Change the water every few days to keep things as fresh as possible.

Celery, in particular, doesn't keep for long using the above mentioned method, but can do in a pinch.

Different fruits can be stored different ways.
Some in the fridge, some do better on the counter.

2.  Make Big Batches

I chose 2-3 big meals and make them on Sunday or Monday night.
That way I can put some in smaller containers and have a hearty, healthy lunch.

Some examples of this:  Sheppard's Pie, chili, slow cooker ribs, chicken stew or soup, pasta sauce, black beans and rice

 3.  Make a Litre of Dressing

I will make a big batch of dressing on a Sunday and then I portion it out into a smaller container each day.
You can make a few dressings if you like, but I like to keep it simple.

You don't just have to put it on salads either!
Just think of jazzing up a pasta salad or stir fry with that dressing!
What about marinating your steaks later in the week for a BBQ dinner to die for?

It only takes a few minutes to throw together a dressing.
It's healthy, has WAY less sodium and you control the flavor (I LOVE vinegar).

4.  Pantry Stocked

You don't want to break the bank, but if your pantry is well stocked, you won't have to worry!
Having staples in the pantry can add protein where its lacking, improve a boring entree, spice up a simple dish or add zest to a mundane meal.

Some things we keep in our pantry:

Maple syrup - tapped ourselves!
Salsa - home grown and homemade
Tortilla chips/crackers
Spices:  cayenne, cinnamon, thyme, coriander etc
Local honey
Nuts - almonds, walnuts, seeds
Quick Oats

5.  Baking Ahead

I'm not saying you have to spend your weekend baking up a storm a la Betty Crocker...
(especially not easy to do in the heat of the summer)
But it is easy to make a batch of breakfast protein muffins and keep most in the freezer, taking out one at a time.  The muffins will thaw out mostly on the way to work...whatever doesn't thaw out can be taken care of with the office microwave.

Stuff you can make for the week:  cornbread, breakfast muffins, biscuits,


Use these simple tricks and you'll hold onto more of your hard earned cash.
(not to mention your body will thank you!)


Don't forget to post what you bring each day on Facebook
Starting on Monday Sept 16th!

We wanna see who's got the stuff!!!

Sunday, September 8, 2013

FOOD CHALLENGE! Can you do it?

A few months ago, I read an article on line boasting "A Whole Day of Eating Clean!".

I was intrigued, at first.
I'm always up for new ideas.
You never know when you'll find one, so with an open mind, I read on...
Only to be disappointed.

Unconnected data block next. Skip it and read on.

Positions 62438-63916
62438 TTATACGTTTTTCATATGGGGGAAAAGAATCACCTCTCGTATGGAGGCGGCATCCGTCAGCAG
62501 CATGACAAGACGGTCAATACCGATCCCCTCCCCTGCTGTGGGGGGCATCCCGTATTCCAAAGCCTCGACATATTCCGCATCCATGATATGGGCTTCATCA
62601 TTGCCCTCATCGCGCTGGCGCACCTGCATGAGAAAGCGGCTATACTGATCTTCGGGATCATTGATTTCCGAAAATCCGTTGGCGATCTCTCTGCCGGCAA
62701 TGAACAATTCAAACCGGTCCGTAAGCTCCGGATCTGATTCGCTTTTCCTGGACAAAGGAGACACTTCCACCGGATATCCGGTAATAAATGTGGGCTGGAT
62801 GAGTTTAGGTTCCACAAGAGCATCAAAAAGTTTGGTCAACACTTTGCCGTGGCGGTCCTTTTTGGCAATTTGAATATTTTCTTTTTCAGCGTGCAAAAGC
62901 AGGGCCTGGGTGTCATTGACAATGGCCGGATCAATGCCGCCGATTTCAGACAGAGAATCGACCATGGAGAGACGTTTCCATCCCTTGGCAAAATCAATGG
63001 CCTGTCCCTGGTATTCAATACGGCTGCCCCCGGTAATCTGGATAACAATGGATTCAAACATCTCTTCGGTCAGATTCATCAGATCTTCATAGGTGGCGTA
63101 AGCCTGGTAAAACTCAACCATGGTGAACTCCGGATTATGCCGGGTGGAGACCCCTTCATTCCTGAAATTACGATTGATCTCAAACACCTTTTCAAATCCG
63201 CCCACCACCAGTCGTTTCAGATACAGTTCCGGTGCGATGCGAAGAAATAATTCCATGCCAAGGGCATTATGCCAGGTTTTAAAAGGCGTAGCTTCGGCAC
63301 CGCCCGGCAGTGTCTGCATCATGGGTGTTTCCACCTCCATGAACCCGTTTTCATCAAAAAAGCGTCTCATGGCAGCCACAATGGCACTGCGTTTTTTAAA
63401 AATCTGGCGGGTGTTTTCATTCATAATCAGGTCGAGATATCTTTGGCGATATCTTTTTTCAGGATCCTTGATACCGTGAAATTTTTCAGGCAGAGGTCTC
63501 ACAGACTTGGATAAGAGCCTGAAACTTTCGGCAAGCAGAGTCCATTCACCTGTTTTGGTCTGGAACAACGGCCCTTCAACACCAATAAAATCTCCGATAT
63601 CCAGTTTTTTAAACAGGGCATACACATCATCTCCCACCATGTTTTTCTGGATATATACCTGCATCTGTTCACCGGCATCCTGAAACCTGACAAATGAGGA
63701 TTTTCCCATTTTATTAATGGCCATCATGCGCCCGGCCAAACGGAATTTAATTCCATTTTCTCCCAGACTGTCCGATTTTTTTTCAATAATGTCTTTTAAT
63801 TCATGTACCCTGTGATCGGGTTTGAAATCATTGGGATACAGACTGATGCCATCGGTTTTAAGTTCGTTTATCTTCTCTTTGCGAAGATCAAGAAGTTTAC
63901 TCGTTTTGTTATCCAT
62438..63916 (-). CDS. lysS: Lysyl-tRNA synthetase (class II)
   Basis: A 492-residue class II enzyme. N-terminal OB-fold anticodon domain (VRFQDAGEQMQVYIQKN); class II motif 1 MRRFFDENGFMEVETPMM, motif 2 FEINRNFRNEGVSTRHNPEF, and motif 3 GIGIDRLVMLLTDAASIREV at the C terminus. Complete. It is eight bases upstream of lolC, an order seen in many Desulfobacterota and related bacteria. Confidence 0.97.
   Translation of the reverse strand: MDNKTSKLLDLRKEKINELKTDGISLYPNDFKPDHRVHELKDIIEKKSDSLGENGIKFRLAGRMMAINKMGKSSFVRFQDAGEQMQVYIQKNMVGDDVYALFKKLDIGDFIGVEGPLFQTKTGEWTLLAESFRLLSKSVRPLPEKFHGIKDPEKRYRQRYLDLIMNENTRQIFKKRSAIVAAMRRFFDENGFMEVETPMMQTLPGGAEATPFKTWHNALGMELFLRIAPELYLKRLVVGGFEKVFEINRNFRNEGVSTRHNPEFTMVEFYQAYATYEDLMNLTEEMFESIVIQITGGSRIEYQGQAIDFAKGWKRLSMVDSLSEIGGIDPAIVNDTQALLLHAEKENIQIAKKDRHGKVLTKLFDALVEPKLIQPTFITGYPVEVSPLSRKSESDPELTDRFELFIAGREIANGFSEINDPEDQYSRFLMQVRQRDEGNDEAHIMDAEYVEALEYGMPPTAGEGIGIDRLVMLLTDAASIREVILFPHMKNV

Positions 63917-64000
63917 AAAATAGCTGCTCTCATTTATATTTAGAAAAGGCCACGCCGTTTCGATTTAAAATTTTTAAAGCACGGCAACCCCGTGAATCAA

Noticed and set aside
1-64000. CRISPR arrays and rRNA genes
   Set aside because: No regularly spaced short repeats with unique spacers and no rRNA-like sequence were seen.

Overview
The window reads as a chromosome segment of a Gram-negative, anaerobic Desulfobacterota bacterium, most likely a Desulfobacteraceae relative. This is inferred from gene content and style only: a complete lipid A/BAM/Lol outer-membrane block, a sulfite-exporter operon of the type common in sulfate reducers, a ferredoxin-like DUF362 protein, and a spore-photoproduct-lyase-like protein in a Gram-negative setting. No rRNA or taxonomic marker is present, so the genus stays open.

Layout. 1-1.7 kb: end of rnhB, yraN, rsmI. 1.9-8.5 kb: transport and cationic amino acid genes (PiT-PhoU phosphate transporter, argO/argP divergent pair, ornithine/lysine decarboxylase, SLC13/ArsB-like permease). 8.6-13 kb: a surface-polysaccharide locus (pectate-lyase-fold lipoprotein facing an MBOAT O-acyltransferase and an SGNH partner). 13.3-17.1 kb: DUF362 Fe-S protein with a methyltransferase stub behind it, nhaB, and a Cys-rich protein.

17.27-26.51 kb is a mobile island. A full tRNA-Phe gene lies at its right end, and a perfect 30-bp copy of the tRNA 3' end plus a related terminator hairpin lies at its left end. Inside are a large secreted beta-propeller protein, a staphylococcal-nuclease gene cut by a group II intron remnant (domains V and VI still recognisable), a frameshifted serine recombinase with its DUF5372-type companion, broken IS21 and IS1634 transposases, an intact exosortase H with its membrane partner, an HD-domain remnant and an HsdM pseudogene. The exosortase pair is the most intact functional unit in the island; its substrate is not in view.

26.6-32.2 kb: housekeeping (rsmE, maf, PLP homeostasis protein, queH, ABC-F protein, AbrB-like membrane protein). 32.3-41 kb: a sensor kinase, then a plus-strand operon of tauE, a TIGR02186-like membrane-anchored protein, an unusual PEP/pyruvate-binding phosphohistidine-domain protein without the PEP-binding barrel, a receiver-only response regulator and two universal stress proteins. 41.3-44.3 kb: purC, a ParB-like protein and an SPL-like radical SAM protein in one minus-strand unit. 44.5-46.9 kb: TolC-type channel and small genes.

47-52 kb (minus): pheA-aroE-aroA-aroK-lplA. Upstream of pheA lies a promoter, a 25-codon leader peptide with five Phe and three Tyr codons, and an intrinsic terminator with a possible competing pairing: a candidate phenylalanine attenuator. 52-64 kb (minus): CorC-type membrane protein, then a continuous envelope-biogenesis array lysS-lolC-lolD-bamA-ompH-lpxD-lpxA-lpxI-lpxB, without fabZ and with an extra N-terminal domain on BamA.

I read about a young lady who works for one of the online news outlets.
She vowed to document her meals for one day to show how easy it is to eat healthy, clean food.

There were several things that bothered me about this article.

1 - while she was eating "clean", she was not necessarily eating healthy.
2 - some of her choices seemed baby carrots in lieu of actual carrots.
3 - her options seemed bland and boring.
4 - she only documented one day.

Why only one day?
I mean, anyone can walk the walk for one business day.
Here's my opportunity to talk the talk for 5 days!
And while I'm not documenting a whole day of food, it will be a picture of the food I take to work.

Here's a bit of background on my work:
I take 911 calls for ambulances and dispatch ambulances for a very large, populated area
- I work 12 hr shifts (day and/or night)
- I sit for all of those 12 hrs
- Its a very high stress job - emotional eating is a not so much a past time rather than a job requirement.

I am committed to taking a picture of the healthy food I bring for my 12 hrs for 5 days.
I will try to:

  • make sure I had plenty of protein (but not enough for a construction worker)
  • limit carbohydrate intake (but not remove it completely)
  • decreased my salt intake (by making home made stuff, instead of packaged)
  • bring stuff I could snack on throughout the day that was both sweet and savory (to satisfy both cravings)
  • to eat the rainbow each day
  • to reduce my waste by using and washing the same packaging


Part of this commitment is to show how it actually is easy.

No tying yourself to the kitchen for days...

I'll even add in a bonus!  I'll show you the work I do to prepare the 5 days in advance.
I will make a blog post with a summary of the 5 days, as well.

Anyone want to join me?

Post your work food on my Facebook page or group starting next Monday Sept 16th...I'll do the same.

***  I feel like there could be a PRIZE for your stellar efforts ***